This case also originated as a qui tam suit in district court. The main issue in this case centered around the definition of “general public.”¹¹ Safeway argued that it “correctly reported its [usual and customary] prices when seeking reimbursement under Medicare Part D and Medicaid.” ¹² The government argued that it did not. The district court, applying the Safeco standard, granted summary judgment in Safeway’s favor. The two main questions on appeal were (1) was Safeco the proper standard to apply; and (2) “whether a footnote in a Centers for Medicare and Medicaid (“CMS”) manual constitutes ‘authoritative guidance’ under Safeco.”¹³
When this case was pending on appeal, the decision in SuperValu, Inc. was announced, formally applying the Safeco standard to FCA cases in the 7th Circuit. Accordingly, the 7th Circuit then applied the Safeco standard in this case, affirming the district court’s holding. The 7th Circuit found that the CMS footnote in question was not authoritative guidance because it was taken in and out of the manual during the relevant period. As such, it was not clear whether the footnote was intended to be authoritative or “merely illustrative.”¹⁴ Without a definitive answer, the Court could not find that Safeway acted “knowingly.”
What is the FCA?
For context, the FCA imposes liability if a defendant “knowingly” presents false claims or makes false statements to the government.¹⁵ Under 31 U.S.C. § 3729(b)(1)(A), “knowingly” means to act with: (1) actual knowledge; (2) deliberate ignorance; or (3) reckless disregard of the falsity of information. A FCA violation takes place when a company “knowingly” bills the government for goods or services it did not provide, or “knowingly” omits its non compliance with a material legal requirement.¹⁶
The question is – what is “knowingly”? In SuperValu and Safeway, the Court will determine whether and when a defendant’s contemporaneous subjective understanding or beliefs about the lawfulness of its conduct are relevant to whether it “knowingly” violated the FCA.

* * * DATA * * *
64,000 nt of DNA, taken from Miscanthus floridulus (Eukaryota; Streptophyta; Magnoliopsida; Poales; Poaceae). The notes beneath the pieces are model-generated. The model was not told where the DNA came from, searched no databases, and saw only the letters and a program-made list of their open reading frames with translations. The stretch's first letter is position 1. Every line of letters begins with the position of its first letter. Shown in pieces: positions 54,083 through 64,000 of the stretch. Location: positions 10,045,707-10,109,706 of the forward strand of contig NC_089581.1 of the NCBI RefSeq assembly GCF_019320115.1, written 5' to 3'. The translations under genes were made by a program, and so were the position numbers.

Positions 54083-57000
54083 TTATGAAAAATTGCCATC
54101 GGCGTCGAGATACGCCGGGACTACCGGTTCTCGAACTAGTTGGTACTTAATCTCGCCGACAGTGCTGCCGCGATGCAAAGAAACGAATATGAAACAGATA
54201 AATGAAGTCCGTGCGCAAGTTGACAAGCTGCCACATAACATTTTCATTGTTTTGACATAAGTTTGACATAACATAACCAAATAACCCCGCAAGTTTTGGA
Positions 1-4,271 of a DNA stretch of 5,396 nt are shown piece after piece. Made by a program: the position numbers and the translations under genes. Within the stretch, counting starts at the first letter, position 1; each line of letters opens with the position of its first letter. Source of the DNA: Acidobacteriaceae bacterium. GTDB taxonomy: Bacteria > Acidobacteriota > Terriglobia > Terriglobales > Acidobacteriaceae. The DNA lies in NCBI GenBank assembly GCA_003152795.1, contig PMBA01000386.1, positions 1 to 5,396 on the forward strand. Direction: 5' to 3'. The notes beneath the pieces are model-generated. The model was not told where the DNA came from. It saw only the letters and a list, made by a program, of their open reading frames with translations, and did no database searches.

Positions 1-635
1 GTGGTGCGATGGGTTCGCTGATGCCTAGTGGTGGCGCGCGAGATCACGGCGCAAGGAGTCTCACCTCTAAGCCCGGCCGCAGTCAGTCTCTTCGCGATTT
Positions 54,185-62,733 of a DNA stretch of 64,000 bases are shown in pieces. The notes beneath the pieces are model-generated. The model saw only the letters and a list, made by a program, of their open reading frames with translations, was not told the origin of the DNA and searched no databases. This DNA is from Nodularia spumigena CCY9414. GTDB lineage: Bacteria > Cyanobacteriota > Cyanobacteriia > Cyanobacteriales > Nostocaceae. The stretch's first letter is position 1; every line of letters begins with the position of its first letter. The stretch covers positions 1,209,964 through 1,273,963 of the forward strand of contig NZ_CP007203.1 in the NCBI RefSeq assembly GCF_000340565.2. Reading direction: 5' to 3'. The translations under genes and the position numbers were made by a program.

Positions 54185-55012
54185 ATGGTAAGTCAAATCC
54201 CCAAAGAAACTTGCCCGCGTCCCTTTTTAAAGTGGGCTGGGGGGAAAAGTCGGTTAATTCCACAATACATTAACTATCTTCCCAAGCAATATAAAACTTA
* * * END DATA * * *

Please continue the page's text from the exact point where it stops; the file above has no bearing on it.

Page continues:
What the Interpretation of the FCA’s Scienter Requirement Means for You
The 7th Circuit’s interpretation is that if a company “had an objectively reasonable understanding of the regulatory definition of [usual and customary] price and no authoritative guidance placed it on notice of its error” there is no FCA violation.¹⁷ This proposes a very good question: if the contractor’s actions were objectively reasonable, does it matter what they were thinking at the time of the violation? As, we head into oral arguments, we anticipate the Court will address the following questions:
– Is the FCA’s knowledge requirement ambiguous?
– Will a contractor’s subjective intent or thoughts at the time of the violation matter?
– Will a contractor’s knowledge be considered a question of fact for the jury to decide? – How should a contractor determine what their “usual and customary” pricing is? The price most often used? The price used 50% of the time? Or the standard rate against which discounts might be made?
– How should the Court treat a contractor who makes a reasonable interpretation of an ambiguous regulation to either continue performing a contract or submit a claim for payment. Under a subjective inquiry, contractors who had an objectively reasonable basis for its interpretation may be dragged through expensive litigation for a decision it had to make.
Yet, on an objective standard, a contractor who may have acted fraudulently (knowingly) could very well avoid liability by articulating an after-the-fact justification that sounds reasonable. Given the time it takes agencies to publish new regulations, consider comments from the public, or even issue non-binding guidance and interpretation of its own rules, a Supreme Court’s decision can have far reaching implications for contractors.
Ward & Berry will continue to monitor developments in the FCA. If you have any questions about potential FCA related issues, please contact Ward & Berry.